state-owned oil company Saudi Armco and stock
market officials celebrate during the official
ceremony marking the debut of Aramco's initial
public offering (IPO) on the Riyadh's stock
market, in Riyadh, Saudi Arabia, Wednesday, Dec.
RIYADH, Saudi Arabia —
Saudi Arabia's oil company Aramco gained 10% in its
first moments on the stock market Wednesday in a
dramatic debut that held until closing and pushed its
value up to $1.88 trillion, surpassing Apple as the
largest listed company in the world.
Trading on the Saudi Tadawul stock exchange came after a
mammoth $25.6 billion initial public offering that set
the record as the biggest ever in history, overtaking
the $25 billion raised by China's Alibaba in 2014.
Demand during the bookbuilding period for Aramco's IPO
reached $106 billion with most of that generated by
Aramco, owned by the state, has sold a 1.5% stake in the
company, pricing its shares before trading at 32 Saudi
riyals, or what is $8.53.
At pre-trading auction earlier in the morning, bids for
Aramco had already reached the 10% limit on stock price
fluctuation allowed by Tadawul. That pushed the price of
Aramco shares in opening moments to 35.2 riyals, or
$9.39 a share, where it held until closing at 3 p.m.
A stunning attack in September blamed on Iran struck
Aramco's main processing facility. Still, the company
remains attractive to many local investors. Aramco is
worth more that the top five oil companies -- Exxon
Mobil, Total, Royal Dutch Shell, Chevron and BP —
combined. It also has one of the lowest costs of
production, estimated at around $4 a barrel.
FILE - In this
Friday, Sept. 20, 2019 file photo, workers seen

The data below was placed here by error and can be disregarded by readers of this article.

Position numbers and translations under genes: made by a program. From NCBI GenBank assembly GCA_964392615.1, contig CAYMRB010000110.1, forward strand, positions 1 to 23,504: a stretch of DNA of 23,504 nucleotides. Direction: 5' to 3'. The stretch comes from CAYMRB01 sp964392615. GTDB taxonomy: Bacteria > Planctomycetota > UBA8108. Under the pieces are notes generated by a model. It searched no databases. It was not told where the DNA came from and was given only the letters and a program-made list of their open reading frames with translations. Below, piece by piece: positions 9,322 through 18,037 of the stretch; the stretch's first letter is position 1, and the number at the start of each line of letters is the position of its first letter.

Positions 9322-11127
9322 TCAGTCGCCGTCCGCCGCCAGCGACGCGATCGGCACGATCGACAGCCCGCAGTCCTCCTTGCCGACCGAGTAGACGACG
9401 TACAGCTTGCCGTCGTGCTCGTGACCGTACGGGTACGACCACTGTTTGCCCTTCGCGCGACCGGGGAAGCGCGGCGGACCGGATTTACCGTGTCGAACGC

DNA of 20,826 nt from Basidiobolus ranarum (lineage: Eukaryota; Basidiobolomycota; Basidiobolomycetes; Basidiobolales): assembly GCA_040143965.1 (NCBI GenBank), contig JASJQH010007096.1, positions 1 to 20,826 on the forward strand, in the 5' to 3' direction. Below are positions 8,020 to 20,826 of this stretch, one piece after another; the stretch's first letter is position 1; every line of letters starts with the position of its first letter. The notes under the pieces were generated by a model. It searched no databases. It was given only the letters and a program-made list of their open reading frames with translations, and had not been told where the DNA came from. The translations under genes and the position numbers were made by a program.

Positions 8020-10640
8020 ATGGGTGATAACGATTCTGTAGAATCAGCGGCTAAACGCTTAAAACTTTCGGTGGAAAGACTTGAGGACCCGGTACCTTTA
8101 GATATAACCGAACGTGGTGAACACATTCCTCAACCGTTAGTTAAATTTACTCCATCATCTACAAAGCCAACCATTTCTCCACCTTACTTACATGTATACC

in Aramco's oil separator at processing facility
in Abqaiq, near Dammam in the Kingdom's Eastern
investors have been spooked by the geopolitical risks
associated with Aramco, as well as the Saudi crown
prince's policies and the stain on the kingdom's
reputation following the killing of Saudi writer Jamal
Khashoggi by Saudi agents in Turkey last year.
Rather than float internationally, Aramco sold locally
0.5% of its shares to individual retail investors — most
of whom are Saudi nationals — and 1% to institutional
investors, most of which are Saudi and Gulf-based funds.
The retail portion was limited to Saudi citizens,
residents of Saudi Arabia or nationals of Gulf Arab
Crown Prince Mohammed bin Salman plans to use the money
raised from the sale of a sliver of the kingdom's crown
jewel to diversify the country's economy and fund major
national projects that create jobs for millions of young
Saudis entering the workforce.
What the 34-year-old prince had initially sought was a
$2 trillion valuation for Aramco and the sale of up to
5% of the company - on an international stock exchange
as well as the Saudi market - that could raise $100
Instead, potential buyers outside Saudi Arabia thought
his $2 trillion valuation was too high. With the gains
made on Tadawul and a strong local push, the company
moves closer to clinching that $2 trillion mark without
even listing internationally.
Less than a quarter of institutional investment
generated in the IPO, or 23%, was raised from non-Saudi